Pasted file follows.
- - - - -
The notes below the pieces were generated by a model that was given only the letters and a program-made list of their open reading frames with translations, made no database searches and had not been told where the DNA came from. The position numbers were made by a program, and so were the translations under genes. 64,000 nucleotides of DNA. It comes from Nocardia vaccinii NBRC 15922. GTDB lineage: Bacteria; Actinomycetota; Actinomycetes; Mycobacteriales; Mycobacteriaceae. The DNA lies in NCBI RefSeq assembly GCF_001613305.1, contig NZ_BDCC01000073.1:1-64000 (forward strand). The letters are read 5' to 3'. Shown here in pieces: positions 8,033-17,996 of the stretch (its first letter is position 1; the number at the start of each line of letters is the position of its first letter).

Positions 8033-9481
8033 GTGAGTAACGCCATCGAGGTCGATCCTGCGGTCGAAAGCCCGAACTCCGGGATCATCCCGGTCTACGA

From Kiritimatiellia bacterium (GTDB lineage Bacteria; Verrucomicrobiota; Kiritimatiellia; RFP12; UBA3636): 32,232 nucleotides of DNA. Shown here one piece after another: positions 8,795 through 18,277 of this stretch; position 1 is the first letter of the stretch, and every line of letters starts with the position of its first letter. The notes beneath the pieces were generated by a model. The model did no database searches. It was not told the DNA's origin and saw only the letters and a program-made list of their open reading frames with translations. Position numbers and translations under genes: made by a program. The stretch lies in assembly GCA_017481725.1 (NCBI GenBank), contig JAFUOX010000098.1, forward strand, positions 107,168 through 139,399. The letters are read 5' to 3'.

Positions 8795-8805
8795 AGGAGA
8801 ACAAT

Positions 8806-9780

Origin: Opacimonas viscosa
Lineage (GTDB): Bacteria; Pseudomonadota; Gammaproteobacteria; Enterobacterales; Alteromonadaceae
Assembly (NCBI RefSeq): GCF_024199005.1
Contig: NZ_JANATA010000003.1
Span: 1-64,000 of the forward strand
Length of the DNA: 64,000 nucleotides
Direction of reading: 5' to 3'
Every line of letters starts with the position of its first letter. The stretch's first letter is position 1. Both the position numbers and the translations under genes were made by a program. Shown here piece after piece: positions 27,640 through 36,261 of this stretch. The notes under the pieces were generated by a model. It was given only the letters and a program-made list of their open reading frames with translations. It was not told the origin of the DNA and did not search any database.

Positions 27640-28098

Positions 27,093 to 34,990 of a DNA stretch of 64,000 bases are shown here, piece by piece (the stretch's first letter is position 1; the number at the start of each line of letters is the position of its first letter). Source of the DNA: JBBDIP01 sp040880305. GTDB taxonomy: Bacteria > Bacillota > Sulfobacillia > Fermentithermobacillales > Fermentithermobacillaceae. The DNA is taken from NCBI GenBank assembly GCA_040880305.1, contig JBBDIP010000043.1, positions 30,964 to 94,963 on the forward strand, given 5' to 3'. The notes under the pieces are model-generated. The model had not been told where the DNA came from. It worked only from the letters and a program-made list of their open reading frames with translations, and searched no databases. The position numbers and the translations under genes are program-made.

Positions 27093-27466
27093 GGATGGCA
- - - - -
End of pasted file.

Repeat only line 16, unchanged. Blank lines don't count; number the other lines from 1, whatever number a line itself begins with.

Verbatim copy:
Every line of letters starts with the position of its first letter. The stretch's first letter is position 1. Both the position numbers and the translations under genes were made by a program. Shown here piece after piece: positions 27,640 through 36,261 of this stretch. The notes under the pieces were generated by a model. It was given only the letters and a program-made list of their open reading frames with translations. It was not told the origin of the DNA and did not search any database.